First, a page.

It is not difficult here to decide what "the matter * * * in question" is with relation to which these subpœnas are asked. It is neither the structure nor the commercial history of the company, the extent of its operations, nor the general financial relations between itself and its workers. The matter in question is not the entire scope of the company's labor relationships. The Board calls for all of this data as bearing upon the alleged discriminatory discharges, layoffs or demotions of the 93 employees named in the complaint. Obviously the request for the card index, said to be of 600,000 employees, necessarily contains a vast amount of irrelevant material. The request for it is well "out of proportion to the end sought." Cf. McMann v. Securities and Exchange Commission, 2 Cir., 87 F.2d 377, 109 A.L.R. 1445. While certain of the data demanded in the American Tobacco Co. case, supra, was more sweeping and less definitely itemized than much of that demanded here, it was no more extensive than this demand for the card index. Paraphrasing the statement in the American Tobacco Co. case, we assume for present purposes that some part of this enormous number of cards may be so connected with charges of discrimination with respect to 93 employees as to relate to the matter in question, but that possibility does not warrant a demand for the whole. It was suggested in the American Tobacco Co. case, supra, that the company would probably be willing to produce such papers as it conceived to be relevant to the matter in hand. In the instant case such offers to produce have actually been made. We think that with reference to the card index, the rule laid down in the American Tobacco Co. case also applies, that if the company's conclusion that this index is not relevant is not final, at least some evidence must be offered to show that it is wrong. This evidence obviously, under the ruling of the American Tobacco Co. case, 264 U.S. at page 306, 44 S.Ct. 336, 68 L.Ed. 696, 32 A.L.R. 786, must be produced by the Board.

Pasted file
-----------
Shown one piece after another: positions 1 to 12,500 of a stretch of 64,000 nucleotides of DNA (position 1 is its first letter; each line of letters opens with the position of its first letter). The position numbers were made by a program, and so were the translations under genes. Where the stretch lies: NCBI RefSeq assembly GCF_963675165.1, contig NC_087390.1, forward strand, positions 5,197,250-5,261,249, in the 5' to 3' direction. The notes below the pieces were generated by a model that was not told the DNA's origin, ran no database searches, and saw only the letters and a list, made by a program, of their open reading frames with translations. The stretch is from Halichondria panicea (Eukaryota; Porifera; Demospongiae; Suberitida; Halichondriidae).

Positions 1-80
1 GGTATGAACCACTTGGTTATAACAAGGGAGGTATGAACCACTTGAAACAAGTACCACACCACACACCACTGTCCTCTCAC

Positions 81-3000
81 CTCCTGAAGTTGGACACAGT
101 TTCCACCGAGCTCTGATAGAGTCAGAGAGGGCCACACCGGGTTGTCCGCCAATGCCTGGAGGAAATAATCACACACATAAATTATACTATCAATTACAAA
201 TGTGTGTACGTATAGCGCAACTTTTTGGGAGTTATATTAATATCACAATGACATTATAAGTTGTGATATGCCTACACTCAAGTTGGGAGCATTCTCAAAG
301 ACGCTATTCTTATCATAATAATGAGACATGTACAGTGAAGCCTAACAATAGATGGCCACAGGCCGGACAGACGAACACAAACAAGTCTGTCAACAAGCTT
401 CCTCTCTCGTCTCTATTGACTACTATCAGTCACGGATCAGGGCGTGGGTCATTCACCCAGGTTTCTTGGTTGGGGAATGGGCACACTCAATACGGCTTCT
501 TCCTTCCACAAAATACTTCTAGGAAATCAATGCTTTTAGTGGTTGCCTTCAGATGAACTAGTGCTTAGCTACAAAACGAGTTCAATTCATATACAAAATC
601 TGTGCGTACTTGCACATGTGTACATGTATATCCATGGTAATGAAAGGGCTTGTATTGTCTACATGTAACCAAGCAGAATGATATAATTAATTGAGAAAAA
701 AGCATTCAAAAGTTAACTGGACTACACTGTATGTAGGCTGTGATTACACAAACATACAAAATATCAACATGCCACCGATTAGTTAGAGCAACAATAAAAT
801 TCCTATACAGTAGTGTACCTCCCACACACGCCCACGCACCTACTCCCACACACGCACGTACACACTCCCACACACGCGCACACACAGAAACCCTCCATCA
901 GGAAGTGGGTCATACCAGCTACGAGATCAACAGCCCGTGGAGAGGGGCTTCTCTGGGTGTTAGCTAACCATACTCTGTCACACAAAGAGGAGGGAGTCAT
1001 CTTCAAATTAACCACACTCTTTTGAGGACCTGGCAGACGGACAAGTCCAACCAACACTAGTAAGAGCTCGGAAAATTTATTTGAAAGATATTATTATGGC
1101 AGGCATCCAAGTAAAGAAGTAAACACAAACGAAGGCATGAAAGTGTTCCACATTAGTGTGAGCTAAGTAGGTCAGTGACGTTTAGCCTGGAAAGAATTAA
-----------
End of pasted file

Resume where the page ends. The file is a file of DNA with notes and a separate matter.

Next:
We differ with the District Court in its view that the only question presented by the Board's application is whether the subpœnas were regularly issued and duly served in accordance with the Board's statutory power, and that there has been a refusal to obey. The statute does not require the District Court to issue the order, but simply gives it jurisdiction to issue. The enforcement of the subpœna is thus confided to the discretion of the District Court, which is to be judicially exercised. We think that the review in this case extends no further than the determination as to whether or not there was an abuse of its discretion. Applying this rule, we think that it was open to the company to contend that the documents called for do not relate to the particular matter in question; that this contention made in the answer raises an issue of fact for determination by the court, and if determined in its favor, that the application of the Board as to documents found not so to relate should be dismissed upon the merits. Interstate Commerce Commission v. Brimson, supra, 154 U.S. at page 490, 14 S.Ct. 1125, 38 L.Ed. 1047. Applying the rule of the American Tobacco Co. case, supra, to the uncontradicted facts of the record, we conclude that the order appealed from exceeded the fair limits of judicial discretion in ordering that the subpœna issue with reference to the card index. As to other items the order is affirmed, but as to the card index the case is remanded for reconsideration on evidence in accordance with this opinion.